Finally, for the assessment of multivariate outcome measures it is important to find the appropriate physiological correlate of the placebo response that will be investigated as an objective marker, such as the gastric myoelectrical activity in motion sickness that can be assessed with electrogastrography. In some conditions the target organ and the according physiological measure are easy to find and assess, e.g. heart function with ECG and blood pressure measurement when investigating placebo responses that accompany drugs for hypertension 6, but can be more complex in conditions like pain and depression. For example, Eippert and colleagues found that placebo analgesia can act on the level of the spinal cord as the earliest stage of pain processing in the central nervous system 33 that can be detected with high-resolution functional magnetic resonance imaging (fMRI) only. Future studies should investigate which conditions will activate and modulate this mechanism. Objective assessments are also important in conditions mainly monitored by patient reported outcomes, such as questionnaires in depression, that can considerably deviate from expert rated outcomes 34 and may be subject to biases. Despite this fact, objective outcomes such as the assessment of reward-related neural activation is only seldom used 35. In conclusion, assessing placebo responses by multivariate outcomes will improve our understanding of predictors and mediators of placebo effects and their underlying psychological and physiological mechanisms.


The authors declare that they have no competing financial interests.


The publication of this study was supported by the Initial Training Network NEUROGUT funded by the European Commission under the Seventh Framework Programme (PITN-GA-2013-607652). We thank Jörg Schulte, Annamaria Maichle and Damaris Schrade for their help conducting the described studies, Jenna L. Scisco for her training in analyzing EGG data, and Sibylle Klosterhalfen for sharing her expertise in motion sickness research.


Name Company Catalog Number Comments
Cleartrace electrodes P.J. Dahlhausen & Co. GmbH, Köln, Germany 2801700030 Cutaneous electrodes for the EGG recording
Eye mask (any eye mask) To blindfold participants to reduce orientation
Fast Fourier Transformation software Custom software using Prime Factor FFT for Windows, version 3.03, Alligator Technologies, Costa Mesa, CA, USA Software that analyzes EGG data in the frequency domain using an Fast Fourier Transfomation.
Fetrode amplifier UFI, Morrow Bay, CA, USA Model 2283FT Cables with integrated active electrodes (Fetrode technology) (http://www.ufiservingscience.com/fetrode.html)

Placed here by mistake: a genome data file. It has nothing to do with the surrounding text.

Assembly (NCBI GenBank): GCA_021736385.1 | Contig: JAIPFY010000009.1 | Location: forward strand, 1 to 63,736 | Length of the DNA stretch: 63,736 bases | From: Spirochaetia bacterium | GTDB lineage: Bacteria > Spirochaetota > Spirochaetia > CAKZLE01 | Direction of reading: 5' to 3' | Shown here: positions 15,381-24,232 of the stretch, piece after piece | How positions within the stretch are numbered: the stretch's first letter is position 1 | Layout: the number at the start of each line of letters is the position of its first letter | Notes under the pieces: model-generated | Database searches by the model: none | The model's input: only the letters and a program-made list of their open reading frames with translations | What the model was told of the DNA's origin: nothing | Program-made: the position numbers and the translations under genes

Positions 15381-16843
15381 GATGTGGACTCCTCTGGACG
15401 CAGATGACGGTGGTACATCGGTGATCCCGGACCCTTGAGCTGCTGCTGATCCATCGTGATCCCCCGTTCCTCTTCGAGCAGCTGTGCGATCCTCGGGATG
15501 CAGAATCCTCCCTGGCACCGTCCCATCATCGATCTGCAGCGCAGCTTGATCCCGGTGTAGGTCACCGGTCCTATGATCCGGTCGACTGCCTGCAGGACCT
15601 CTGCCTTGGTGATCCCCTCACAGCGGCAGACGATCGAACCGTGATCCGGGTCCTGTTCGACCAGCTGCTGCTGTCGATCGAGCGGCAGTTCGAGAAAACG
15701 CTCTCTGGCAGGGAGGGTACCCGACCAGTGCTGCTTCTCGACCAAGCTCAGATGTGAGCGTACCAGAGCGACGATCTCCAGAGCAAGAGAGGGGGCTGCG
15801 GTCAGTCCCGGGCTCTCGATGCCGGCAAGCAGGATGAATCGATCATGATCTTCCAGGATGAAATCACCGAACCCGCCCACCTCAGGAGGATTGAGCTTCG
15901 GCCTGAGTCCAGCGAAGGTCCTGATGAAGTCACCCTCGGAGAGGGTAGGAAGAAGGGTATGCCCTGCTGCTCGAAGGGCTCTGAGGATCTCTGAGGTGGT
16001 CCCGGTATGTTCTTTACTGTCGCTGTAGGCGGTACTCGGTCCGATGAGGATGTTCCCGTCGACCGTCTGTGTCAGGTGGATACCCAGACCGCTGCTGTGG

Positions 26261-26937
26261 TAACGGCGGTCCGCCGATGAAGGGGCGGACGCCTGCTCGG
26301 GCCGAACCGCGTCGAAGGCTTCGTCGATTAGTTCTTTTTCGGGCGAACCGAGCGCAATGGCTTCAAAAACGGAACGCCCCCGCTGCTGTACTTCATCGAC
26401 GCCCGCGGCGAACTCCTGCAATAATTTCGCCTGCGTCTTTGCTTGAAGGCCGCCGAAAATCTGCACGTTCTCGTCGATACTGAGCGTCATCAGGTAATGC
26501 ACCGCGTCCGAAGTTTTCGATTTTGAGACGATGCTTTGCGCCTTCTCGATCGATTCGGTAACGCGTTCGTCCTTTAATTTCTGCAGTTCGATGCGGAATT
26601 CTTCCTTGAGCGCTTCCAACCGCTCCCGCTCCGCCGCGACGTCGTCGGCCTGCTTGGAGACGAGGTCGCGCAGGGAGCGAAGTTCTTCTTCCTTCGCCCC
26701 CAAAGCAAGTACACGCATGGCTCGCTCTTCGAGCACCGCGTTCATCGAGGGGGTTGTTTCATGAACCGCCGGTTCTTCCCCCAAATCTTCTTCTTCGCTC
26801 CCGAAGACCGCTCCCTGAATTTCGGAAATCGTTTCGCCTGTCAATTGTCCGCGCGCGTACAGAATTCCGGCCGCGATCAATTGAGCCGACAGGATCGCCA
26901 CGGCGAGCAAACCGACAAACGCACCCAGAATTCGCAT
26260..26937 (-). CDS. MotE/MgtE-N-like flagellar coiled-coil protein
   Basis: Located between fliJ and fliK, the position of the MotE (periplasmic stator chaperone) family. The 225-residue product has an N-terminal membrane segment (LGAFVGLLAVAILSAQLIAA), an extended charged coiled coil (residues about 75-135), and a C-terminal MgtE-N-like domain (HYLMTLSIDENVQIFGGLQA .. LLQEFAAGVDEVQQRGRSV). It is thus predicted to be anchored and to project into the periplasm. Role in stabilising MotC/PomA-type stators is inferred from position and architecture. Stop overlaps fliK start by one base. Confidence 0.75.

Ginger capsules Grünwalder GmbH, Bad Tölz, Germany Zintona PZN 3041933 Capsules filled with ginger powder (http://www.gruenwalder.de/English/Products/Zintona/)
MP3-Player with earphones (any MP3-Player with earphones) To reduce the ability to orientate because of sound in the surrounding, and to provide a beep tone every 10 sec that instruct participants to move their head up and down (http://www.ufiservingscience.com/dat_logs.html)
Placebo capsules Capsules filled with starch
Protocol Own protocol Protocol to note head movements and rotation durations
Rotation chair for medical use Standart Instruments GmbH, Karlsruhe, Germany Tornado Custom made medical rotation chair with variable rotation speed and variable ramp acceleration/deceleration
Stopwatch (any stopwatch)
Symptom ratings Own symptom list (modified Graybiel scale) 7-item symptom list to note symptoms on a scale from 0 = none to 5 = maximal
UFI BioLogs UFI, Morrow Bay, CA, USA Model 3991 Ambulatory data logger to record EGGs



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How to Study Placebo Responses in Motion Sickness with a Rotation Chair Paradigm in Healthy Participants
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Cite this Article

Weimer, K., Horing, B., Muth, E. R., Enck, P. How to Study Placebo Responses in Motion Sickness with a Rotation Chair Paradigm in Healthy Participants. J. Vis. Exp. (94), e52471, doi:10.3791/52471 (2014).More

Weimer, K., Horing, B., Muth, E. R., Enck, P. How to Study Placebo Responses in Motion Sickness with a Rotation Chair Paradigm in Healthy Participants. J. Vis. Exp. (94), e52471, doi:10.3791/52471 (2014).